Calibration Homework Problem Set #1d
This problem set was developed by S.E. Van Bramer for Chemistry 366 at Widener University.
students will learn how to use calibration curves and standard addition to quantitate an unknown.
- Students will be able to use linear regression in Excel to make a calibration curve.
- Students will be able to use a calibration curve to determine the concentration of an unknown.
- Students will be able to determine the uncertainty in an unknown concentration determined from a calibration curve.
- Students will be able to determine the concentration of an unknown using standard addition.
- Students will be able to propagate the error from experimental steps.
You are the science expert in a criminal trial of a company accused of disposing lead based paint in the dirt used for a playground. Below is a set of laboratory data for the analysis of lead by graphite furnace AA.
- Calibration Curves - Prepare a calibration curve from the following data and use linear regression to determine the concentration of the unknown. Determine the concentration of the unknown and the uncertainty in the unknown.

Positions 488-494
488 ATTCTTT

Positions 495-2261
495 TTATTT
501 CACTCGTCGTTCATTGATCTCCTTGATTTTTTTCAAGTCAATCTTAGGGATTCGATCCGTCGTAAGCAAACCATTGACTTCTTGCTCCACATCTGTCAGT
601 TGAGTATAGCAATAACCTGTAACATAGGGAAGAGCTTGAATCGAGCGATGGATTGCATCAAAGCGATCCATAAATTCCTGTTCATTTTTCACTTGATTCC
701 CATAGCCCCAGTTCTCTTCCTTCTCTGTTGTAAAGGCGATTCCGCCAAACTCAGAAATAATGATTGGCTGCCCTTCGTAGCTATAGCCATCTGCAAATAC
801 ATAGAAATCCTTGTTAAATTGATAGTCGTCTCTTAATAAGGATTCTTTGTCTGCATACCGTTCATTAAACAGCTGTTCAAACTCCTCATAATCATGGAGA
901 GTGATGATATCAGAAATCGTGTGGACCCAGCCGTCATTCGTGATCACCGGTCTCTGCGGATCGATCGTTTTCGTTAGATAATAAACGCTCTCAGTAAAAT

- Propagation of Error - Above sample was prepared by digesting 5.0456 g of sample in 15 mL HNO3. Then diluted to 100.00 mL in a class A volumetric. 10.00 mL was pipetted with a class a volumetric and diluted to 50.00 mL in a class A volumetric for analysis. Calculate concentration and uncertainty in the sample.
- Standard Addition Exercise - You are given a paper bag containing an unknown quantity of M&M's, some extra M&M's, an empty paper bag, and a balance. You can only weigh something when it is in a bag. You may not remove anything from a bag. Your task is to determine the number of M&M's in the original bag.
- Standard Addition Example - Determine the concentration of the unknown.
Please send comments or suggestions to firstname.lastname@example.org
Scott Van Bramer
Department of Chemistry
Chester, PA 19013
© copyright 1996, S.E. Van Bramer
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Last Updated: Saturday, May 18, 1996